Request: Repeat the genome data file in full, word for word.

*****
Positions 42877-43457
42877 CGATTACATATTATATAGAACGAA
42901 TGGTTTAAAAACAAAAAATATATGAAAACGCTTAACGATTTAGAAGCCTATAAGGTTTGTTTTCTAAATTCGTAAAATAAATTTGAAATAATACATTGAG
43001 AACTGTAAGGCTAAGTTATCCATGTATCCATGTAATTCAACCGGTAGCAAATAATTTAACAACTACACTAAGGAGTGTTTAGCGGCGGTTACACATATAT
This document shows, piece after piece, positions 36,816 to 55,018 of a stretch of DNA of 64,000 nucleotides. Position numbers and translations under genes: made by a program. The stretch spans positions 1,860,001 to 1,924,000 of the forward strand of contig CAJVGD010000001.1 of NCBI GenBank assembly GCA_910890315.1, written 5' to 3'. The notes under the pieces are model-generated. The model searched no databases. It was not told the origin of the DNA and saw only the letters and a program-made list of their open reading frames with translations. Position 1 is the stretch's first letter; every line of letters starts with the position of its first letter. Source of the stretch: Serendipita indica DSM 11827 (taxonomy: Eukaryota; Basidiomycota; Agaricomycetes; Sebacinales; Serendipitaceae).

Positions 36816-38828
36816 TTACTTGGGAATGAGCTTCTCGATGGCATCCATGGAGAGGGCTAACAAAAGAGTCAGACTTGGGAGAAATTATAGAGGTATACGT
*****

Positions 42877-43457
42877 CGATTACATATTATATAGAACGAA
42901 TGGTTTAAAAACAAAAAATATATGAAAACGCTTAACGATTTAGAAGCCTATAAGGTTTGTTTTCTAAATTCGTAAAATAAATTTGAAATAATACATTGAG
43001 AACTGTAAGGCTAAGTTATCCATGTATCCATGTAATTCAACCGGTAGCAAATAATTTAACAACTACACTAAGGAGTGTTTAGCGGCGGTTACACATATAT
This document shows, piece after piece, positions 36,816 to 55,018 of a stretch of DNA of 64,000 nucleotides. Position numbers and translations under genes: made by a program. The stretch spans positions 1,860,001 to 1,924,000 of the forward strand of contig CAJVGD010000001.1 of NCBI GenBank assembly GCA_910890315.1, written 5' to 3'. The notes under the pieces are model-generated. The model searched no databases. It was not told the origin of the DNA and saw only the letters and a program-made list of their open reading frames with translations. Position 1 is the stretch's first letter; every line of letters starts with the position of its first letter. Source of the stretch: Serendipita indica DSM 11827 (taxonomy: Eukaryota; Basidiomycota; Agaricomycetes; Sebacinales; Serendipitaceae).

Positions 36816-38828
36816 TTACTTGGGAATGAGCTTCTCGATGGCATCCATGGAGAGGGCTAACAAAAGAGTCAGACTTGGGAGAAATTATAGAGGTATACGT